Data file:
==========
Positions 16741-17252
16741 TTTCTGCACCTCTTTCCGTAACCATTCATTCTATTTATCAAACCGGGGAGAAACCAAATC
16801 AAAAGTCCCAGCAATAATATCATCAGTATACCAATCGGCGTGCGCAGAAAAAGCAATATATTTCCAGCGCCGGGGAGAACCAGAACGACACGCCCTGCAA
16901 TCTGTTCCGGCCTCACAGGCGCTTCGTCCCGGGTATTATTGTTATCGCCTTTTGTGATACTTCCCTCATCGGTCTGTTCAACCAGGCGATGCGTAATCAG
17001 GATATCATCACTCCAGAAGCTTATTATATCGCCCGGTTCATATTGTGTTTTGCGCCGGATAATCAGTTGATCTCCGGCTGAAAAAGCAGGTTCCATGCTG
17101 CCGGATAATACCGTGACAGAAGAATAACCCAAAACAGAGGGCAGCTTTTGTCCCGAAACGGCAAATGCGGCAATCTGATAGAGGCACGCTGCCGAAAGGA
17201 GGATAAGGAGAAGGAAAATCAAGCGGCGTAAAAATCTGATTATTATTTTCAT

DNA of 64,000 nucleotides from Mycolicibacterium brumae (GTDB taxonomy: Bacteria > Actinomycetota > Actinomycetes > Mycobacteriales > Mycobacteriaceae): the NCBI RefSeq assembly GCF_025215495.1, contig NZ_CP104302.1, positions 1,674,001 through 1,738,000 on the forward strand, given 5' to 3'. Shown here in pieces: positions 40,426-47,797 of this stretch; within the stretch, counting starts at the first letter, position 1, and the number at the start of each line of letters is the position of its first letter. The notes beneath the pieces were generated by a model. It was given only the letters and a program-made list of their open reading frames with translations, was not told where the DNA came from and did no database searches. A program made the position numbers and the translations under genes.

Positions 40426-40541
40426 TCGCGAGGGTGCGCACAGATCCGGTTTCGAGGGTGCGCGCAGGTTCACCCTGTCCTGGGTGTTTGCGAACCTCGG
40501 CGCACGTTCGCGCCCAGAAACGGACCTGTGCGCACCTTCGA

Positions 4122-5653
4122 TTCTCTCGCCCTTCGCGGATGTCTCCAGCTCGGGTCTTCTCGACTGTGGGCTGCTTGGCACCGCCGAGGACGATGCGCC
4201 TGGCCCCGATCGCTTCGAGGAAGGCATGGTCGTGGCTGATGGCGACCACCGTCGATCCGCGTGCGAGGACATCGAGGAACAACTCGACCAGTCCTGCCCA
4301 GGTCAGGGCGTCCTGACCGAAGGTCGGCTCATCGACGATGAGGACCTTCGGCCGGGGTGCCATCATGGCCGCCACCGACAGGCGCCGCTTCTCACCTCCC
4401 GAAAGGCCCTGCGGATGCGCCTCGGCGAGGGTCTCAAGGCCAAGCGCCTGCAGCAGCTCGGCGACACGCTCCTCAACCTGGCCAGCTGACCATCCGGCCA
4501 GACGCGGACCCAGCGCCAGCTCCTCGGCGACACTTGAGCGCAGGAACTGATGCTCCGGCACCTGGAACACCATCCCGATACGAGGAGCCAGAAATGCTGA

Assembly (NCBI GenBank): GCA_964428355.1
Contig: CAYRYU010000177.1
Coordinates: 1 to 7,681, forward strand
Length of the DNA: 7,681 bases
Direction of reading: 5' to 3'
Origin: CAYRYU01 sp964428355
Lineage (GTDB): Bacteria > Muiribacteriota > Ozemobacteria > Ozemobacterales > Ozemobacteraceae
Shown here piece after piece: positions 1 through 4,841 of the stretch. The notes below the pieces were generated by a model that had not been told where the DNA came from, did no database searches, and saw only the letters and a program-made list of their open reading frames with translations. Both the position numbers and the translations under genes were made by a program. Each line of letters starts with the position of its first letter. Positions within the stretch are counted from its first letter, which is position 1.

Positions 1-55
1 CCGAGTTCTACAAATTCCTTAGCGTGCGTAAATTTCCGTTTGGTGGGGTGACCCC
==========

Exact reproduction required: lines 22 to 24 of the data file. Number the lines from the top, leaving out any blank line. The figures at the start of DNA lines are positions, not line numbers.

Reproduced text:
Direction of reading: 5' to 3'
Origin: CAYRYU01 sp964428355
Lineage (GTDB): Bacteria > Muiribacteriota > Ozemobacteria > Ozemobacterales > Ozemobacteraceae